When cheers erupted during former Barnard president Judith Shapiro’s commencement address in 1996, they weren’t for her speech—rather, people were cheering for banners that students famously unfurled from Barnard and Lehman Halls criticizing Shapiro’s stance on negotiations with the United Auto Workers Local 2110 union.
For seven months in the winter of 1995 and spring of 1996, Barnard’s support staff workers—such as administrative assistants and desk attendants—engaged in two strikes to protest a union contract the college was proposing. The contract would have forced these workers to pay for the health care premiums on their insurance plans.
It wasn’t until Sept. 16, 1996, that the union ratified its contract. Now, 20 years later, members of the Barnard Contingent Faculty union—comprised of adjunct and full-time non-tenured faculty—are considering striking as they continue to negotiate with the college over a first contract.
The contingent faculty union held an event in honor of the 1996 strike on Tuesday, attended by individuals involved in the support staff contract negotiations and strike. Shortly before the event, the union—along with members of Student-Worker Solidarity—delivered a petition calling on the college to negotiate with BCF-UAW “in good faith” to Barnard President Debora Spar’s office. The petition was signed by over 800 alumni.
The contingent faculty union has been locked in negotiations with the college for the last seven months. Although both groups have expressed desires to reach a fair contract, they have yet to come to an agreement.
Adjunct English lecturer Georgette Fleischer, a member of the union’s bargaining committee, said that the two parties have not made progress on the health insurance portion of the contract.
“This is what we’re facing now—we’re facing having to go on a strike in order to get a fair contract,” she said.
Adjunct faculty at both Barnard and Columbia currently do not receive benefits, which include health insurance. However, select term and titled faculty who are a part of the contingent faculty union do receive benefits.
In an interview with Spectator earlier in September, Barnard Provost Linda Bell said she believes that a fair contract would provide contingent faculty with a salary above the median rate at comparable institutions.
“We are really committed to giving our community, our contingent faculty, the very best contract, a competitive first contract that we would judge fair—not based necessarily on the value of their labor, but something that's considered competitive, that honors and places them at or above what comparable adjunct workers make at comparable institutions,” Bell said.
For former Local 2110 Union Chairperson Sharon Walls, who worked as a health benefit clerk in the Barnard controller’s office, the 1996 strike was an important step in securing a contract that was amenable to the union.
“Power concedes nothing without demands,” she said. “We fought and we will do it again.”
At the height of the 1996 strike, 98 percent of Barnard’s classes were moved off campus to allow professors to continue teaching without crossing the picket line, according to former assistant to the dean of studies and current environmental science departmental assistant Catherine Cook, BC ’86.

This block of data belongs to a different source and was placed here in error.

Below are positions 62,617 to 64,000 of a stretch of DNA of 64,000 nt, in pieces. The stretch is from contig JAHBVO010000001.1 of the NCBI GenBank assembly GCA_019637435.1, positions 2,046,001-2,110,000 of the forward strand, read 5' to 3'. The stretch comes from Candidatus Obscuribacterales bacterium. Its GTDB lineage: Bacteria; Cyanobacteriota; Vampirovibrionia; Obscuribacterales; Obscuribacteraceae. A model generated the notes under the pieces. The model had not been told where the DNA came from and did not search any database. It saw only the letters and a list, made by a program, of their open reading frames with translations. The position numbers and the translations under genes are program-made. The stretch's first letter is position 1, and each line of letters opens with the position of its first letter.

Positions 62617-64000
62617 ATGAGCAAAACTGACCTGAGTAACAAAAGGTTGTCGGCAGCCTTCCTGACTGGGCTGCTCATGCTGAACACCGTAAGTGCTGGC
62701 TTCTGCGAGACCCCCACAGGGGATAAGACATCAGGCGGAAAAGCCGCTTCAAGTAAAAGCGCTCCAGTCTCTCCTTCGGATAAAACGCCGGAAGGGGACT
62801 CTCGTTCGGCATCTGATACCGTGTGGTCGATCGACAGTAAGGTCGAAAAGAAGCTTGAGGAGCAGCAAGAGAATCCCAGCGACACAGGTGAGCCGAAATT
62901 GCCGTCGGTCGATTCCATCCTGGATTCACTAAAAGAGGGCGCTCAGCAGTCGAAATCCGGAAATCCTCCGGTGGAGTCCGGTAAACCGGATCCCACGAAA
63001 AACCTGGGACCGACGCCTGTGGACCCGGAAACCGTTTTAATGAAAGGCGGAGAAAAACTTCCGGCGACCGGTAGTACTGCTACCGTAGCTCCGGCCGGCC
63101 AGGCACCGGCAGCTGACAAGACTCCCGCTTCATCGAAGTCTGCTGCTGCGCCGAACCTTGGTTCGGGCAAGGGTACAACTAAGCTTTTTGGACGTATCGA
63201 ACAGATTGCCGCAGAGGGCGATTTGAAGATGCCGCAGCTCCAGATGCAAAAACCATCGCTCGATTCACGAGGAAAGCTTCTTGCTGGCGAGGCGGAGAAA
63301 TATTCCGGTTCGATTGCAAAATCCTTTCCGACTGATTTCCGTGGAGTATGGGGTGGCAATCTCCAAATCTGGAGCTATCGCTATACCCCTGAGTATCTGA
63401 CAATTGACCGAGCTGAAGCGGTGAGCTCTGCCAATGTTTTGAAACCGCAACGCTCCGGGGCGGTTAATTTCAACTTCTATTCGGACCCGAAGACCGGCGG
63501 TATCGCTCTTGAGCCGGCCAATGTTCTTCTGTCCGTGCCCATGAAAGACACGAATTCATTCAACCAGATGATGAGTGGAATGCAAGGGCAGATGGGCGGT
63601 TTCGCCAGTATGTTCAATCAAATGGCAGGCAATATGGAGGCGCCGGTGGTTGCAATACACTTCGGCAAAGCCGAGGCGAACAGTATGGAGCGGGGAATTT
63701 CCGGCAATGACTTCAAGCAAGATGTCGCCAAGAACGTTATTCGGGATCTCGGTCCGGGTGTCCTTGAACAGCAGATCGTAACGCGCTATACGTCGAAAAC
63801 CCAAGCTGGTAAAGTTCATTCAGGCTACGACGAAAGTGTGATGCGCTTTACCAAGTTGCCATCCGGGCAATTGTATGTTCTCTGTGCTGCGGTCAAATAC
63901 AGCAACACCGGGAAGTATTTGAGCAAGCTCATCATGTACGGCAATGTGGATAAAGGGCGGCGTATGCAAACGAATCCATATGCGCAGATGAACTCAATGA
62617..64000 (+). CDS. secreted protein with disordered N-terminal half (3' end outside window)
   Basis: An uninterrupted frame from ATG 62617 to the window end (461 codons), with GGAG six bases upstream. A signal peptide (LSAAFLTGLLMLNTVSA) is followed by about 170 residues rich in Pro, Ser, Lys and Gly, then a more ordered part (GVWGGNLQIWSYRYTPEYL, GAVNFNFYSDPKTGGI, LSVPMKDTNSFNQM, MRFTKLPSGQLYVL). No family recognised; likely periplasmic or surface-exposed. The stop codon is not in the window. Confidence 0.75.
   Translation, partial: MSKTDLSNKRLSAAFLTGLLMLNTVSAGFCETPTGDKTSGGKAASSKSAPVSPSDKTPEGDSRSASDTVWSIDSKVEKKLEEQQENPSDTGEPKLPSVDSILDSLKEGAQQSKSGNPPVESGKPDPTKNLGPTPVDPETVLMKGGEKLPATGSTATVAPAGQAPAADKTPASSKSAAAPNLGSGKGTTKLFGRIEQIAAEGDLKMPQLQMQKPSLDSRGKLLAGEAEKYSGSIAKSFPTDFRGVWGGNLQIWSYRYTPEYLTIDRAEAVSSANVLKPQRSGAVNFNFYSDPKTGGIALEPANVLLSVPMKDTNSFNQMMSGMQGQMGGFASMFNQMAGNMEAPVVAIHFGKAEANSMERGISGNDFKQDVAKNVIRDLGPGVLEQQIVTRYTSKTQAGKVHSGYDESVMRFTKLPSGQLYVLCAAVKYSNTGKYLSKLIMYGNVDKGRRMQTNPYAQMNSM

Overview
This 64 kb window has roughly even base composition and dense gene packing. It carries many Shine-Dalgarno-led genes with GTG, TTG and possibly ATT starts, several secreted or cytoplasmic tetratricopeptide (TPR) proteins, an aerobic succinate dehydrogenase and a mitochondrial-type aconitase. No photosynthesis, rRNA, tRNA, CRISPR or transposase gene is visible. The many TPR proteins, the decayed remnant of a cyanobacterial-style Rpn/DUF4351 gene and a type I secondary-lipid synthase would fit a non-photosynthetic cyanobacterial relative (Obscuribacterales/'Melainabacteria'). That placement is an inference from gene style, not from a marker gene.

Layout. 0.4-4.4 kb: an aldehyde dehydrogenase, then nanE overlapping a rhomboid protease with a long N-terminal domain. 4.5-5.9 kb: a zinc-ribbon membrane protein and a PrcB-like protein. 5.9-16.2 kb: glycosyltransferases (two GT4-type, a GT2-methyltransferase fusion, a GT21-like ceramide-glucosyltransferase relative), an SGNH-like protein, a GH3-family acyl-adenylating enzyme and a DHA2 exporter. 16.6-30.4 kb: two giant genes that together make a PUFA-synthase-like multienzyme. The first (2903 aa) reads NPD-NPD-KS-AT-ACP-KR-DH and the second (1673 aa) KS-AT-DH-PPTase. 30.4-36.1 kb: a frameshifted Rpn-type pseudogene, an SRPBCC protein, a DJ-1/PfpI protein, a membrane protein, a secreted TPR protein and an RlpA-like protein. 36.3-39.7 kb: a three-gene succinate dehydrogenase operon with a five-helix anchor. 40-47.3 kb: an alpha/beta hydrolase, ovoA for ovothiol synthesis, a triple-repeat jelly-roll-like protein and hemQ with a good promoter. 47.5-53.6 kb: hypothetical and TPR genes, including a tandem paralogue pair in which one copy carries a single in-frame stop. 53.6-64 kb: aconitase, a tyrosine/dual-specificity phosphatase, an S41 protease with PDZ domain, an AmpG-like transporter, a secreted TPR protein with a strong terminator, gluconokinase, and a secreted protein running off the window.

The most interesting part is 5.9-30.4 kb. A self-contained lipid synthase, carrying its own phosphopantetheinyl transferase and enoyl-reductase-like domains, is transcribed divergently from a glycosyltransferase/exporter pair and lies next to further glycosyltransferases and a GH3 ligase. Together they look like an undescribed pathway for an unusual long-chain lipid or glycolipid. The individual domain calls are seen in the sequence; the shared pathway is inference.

Adjunct dance lecturer Margaret Morrison, BC ’83, said that she is heartened by the concern that some students and alumni have expressed about the union’s current negotiations.
“I felt the anti-union behavior [during my time as a student], the anti-woman behavior—I know that other alums are appalled by what the administration is doing here,” Morrison said. “They [the students] care also, they care desperately, they want to work toward a fair world.”
Student-Worker Solidarity member Sasha Hill, BC ’17, said that students today are still concerned with the well-being of their professors.
“Students are shocked to find out the conditions our professors are working under,” Hill said. “The teachers are why we’re here—the fact that they’re being underpaid and mistreated and disrespected is not okay to students.”
However, Bell said earlier in September that while financial implications pose a barrier to moving forward with negotiations, the college remains cognizant of the important role that contingent faculty play in educating students.
“Unfortunately, we can't look at things in isolation, and we need to look at pay in the market, we have to look at our pay versus other people’s pay,” Bell said. “What I want to do, really hard, is to work with the union to come up with a fair contract, the contract that honors their commitment, since they are committed faculty members that have been here multiple years.”
Fleischer, who has been employed by the college for 17 years, praised the Local 2110 strike as a strong example for the contingent faculty union to follow. The union will have another negotiation session with the college on Friday.
“It’s reassuring to know that we’re not alone, but we are in the midst of a battle royal over a fair contract,” she said.